Scroll Tattoo Quotes

We've searched our database for all the quotes and captions related to Scroll Tattoo. Here they are! All 11 of them:

I’m…pretty sure I’m in love with Travis,” My eyes still focused on the pavement, I handed Travis his phone, and then reluctantly peered up at his expression. A combination of confusion, shock, and adoration scrolled across his face. He scanned my face with careful hope in his eyes. “You love me?” “It’s the tattoos,” I shrugged. A wide smile stretched across his face, making his dimple sink into his cheek. “Come home with me,” he said, enveloping me in his arms. My eyebrows shot up. “You said all that to get me in bed? I must have made quite an impression.” “The only thing I’m thinking about right now is holding you in my arms all night.” “Let’s go,” I smiled.
Jamie McGuire (Beautiful Disaster (Beautiful, #1))
His gaze meandered along my chest. "Hey!" I crossed my arms over my breasts. "Those are…" "Patrick's?" "Well, his name isn't tattooed on them, but yeah, currently they are reserved for him." I peered at him and noted the similarities between him and his sons. "Ruadan, I presume?" "Got it in one," he said, silver eyes twinkling. "You scared the shit out of me." One corner of his mouth lifted into a grin. He picked up the parchment and tapped on it. "So, you're Patrick's soul mate." "No." "But you read the scroll. Only his sonuachar can do that." "Let me explain." I paused. "No, there is too much. Let me sum up." " The Princess Bride!" Ruadan exclaimed in happy surprise. "I love that movie. 'Hello, my name is Inigo Montoya. You killed my father. Prepare to die!'" He leapt off the bed and made fencing motions. "Ruadan, we're in a bit of crisis around here." "Hey! My swords." He practically skipped to the dresser where I had left them when I got ready for my bath. He whirled the half-swords like a master swordsman, which, of course, he was. "My mother really knows how to smith a weapon, doesn't she? Real fairy gold." He stabbed an invisible foe's chest with one and his stomach with the other. "Die, evil one! Die!" He jumped up and down, the swords held above his head, and did a victory dance. "You're like a big puppy!" I exclaimed. "A big, dumb puppy.
Michele Bardsley (I'm the Vampire, That's Why (Broken Heart, #1))
I’m a tattoo artist, I’ll probably always be a tattoo artist and I don’t know how that plays into your future or the future you have planned after school and frankly I don’t care. This is what I have to offer you Shaw and just like you let me be your first, I’m letting you be mine,” I covered her entire palm with a detailed drawing of a sacred heart, it matched the one I had inked on the center of my chest. It had flames dancing up the back, a crown of thorns on top of it, a spray of roses along the bottom and in the center I drew a scrolling banner with my name in the center. “Here’s my heart Shaw. You have it in your hands and I promise you’re the first and last person to ever touch it. You need to be careful with it because it’s far more fragile than I ever thought and if you try and give it back I’m not taking it. I don’t know enough about love to know for sure that’s what this between us is, but I know that for me it’s you and only you from here on out and I can only promise to be careful and not push you away again. Life without you in it is doable, but if I have a choice I want to do it with you by my side and I’m telling you I’m not running away from the work it takes to make that happen. Shaw I’m not scared of us anymore.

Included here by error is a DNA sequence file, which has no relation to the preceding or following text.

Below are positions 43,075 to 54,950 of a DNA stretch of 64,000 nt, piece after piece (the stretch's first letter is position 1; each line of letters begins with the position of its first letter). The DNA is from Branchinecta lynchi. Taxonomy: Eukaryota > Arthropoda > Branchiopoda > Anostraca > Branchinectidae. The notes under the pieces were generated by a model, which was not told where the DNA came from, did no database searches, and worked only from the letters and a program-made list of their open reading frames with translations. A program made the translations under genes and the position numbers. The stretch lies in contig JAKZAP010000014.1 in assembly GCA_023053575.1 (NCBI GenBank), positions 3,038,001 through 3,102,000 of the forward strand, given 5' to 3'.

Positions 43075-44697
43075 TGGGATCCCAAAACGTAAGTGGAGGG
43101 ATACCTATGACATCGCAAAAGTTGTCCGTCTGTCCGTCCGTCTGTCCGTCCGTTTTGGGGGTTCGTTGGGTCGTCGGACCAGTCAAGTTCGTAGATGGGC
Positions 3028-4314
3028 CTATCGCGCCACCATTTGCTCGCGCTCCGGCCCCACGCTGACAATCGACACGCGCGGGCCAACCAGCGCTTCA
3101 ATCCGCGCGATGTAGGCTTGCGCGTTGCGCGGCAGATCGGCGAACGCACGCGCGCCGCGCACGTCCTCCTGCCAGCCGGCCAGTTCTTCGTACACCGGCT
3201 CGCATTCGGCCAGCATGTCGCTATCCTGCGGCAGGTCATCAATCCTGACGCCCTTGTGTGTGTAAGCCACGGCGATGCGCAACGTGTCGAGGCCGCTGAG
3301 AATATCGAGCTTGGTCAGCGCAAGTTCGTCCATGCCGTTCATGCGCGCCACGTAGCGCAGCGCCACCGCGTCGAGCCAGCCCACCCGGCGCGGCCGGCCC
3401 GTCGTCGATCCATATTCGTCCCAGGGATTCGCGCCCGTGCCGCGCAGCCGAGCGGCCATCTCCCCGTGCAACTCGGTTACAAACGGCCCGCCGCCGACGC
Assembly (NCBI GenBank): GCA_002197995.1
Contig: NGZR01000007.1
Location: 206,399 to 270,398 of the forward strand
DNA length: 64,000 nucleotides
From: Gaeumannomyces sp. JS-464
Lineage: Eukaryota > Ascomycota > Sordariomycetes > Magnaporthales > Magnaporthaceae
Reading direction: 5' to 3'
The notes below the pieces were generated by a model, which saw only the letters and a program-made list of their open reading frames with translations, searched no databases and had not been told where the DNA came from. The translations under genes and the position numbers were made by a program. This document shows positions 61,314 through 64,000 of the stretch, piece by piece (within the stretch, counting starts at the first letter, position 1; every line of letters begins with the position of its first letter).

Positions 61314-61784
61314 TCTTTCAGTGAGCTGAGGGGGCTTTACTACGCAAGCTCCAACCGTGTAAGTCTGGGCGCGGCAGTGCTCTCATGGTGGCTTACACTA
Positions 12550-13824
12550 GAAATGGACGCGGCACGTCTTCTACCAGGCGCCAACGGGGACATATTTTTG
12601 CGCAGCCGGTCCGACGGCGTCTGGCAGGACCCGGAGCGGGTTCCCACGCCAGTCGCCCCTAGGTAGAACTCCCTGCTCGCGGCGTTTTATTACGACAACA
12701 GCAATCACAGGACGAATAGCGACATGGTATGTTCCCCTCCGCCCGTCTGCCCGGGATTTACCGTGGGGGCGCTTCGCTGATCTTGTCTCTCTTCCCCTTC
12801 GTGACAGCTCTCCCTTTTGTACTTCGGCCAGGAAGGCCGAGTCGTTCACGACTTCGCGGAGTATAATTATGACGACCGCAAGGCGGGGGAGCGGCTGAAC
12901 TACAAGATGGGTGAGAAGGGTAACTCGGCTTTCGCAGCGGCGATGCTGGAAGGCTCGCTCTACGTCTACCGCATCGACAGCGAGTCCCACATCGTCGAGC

Jay Crownover (Rule (Marked Men, #1))
In fact, a whole ex-girlfriend themed ghost train sounded genuinely terrifying. You'd get in and instead of a mummy mannequin covered in toilet roll popping out, it's her and you look down and you're wearing a baggy old jumper with a stain on the front. You turn the corner and you find yourself being forced to scroll through her Instagram and there are replies from a girl with tattoos and she looks exactly like the celebrity your ex fancies most. Right at the end, they play a video on a loop that's just screenshots of all the pathetic texts you sent when you were too heartbroken to have any dignity.
Ciara Smyth (The Falling in Love Montage)
The first prick stung—holy gods, with the salt and iron, it hurt. She clamped her teeth together, mastered it, welcomed it. That was what the salt was for with this manner of tattoo, Rowan had told her. To remind the bearer of the loss. Good—good, was all she could think as the pain spiderwebbed through her back. Good. And when Rowan made the next mark, she opened her mouth and began her prayers. They were prayers she should have said ten years ago: an even-keeled torrent of words in the Old Language, telling the gods of her parents’ death, her uncle’s death, Marion’s death—four lives wiped out in those two days. With each sting of Rowan’s needle, she beseeched the faceless immortals to take the souls of her loved ones into their paradise and keep them safe. She told them of their worth—told them of the good deeds and loving words and brave acts they’d performed. Never pausing for more than a breath, she chanted the prayers she owed them as daughter and friend and heir. For the hours Rowan worked, his movements falling into the rhythm of her words, she chanted and sang. He did not speak, his mallet and needles the drum to her chanting, weaving their work together. He did not disgrace her by offering water when her voice turned hoarse, her throat so ravaged she had to whisper. In Terrasen she would sing from sunrise to sunset, on her knees in gravel without food or drink or rest. Here she would sing until the markings were done, the agony in her back her offering to the gods. When it was done her back was raw and throbbing, and it took her a few attempts to rise from the table. Rowan followed her into the nearby night-dark field, kneeling with her in the grass as she tilted her face up to the moon and sang the final song, the sacred song of her household, the Fae lament she’d owed them for ten years. Rowan did not utter a word while she sang, her voice broken and raw. He remained in the field with her until dawn, as permanent as the markings on her back. Three lines of text scrolled over her three largest scars, the story of her love and loss now written on her: one line for her parents and uncle; one line for Lady Marion; and one line for her court and her people. On the smaller, shorter scars, were the stories of Nehemia and of Sam. Her beloved dead. No longer would they be locked away in her heart. No longer would she be ashamed.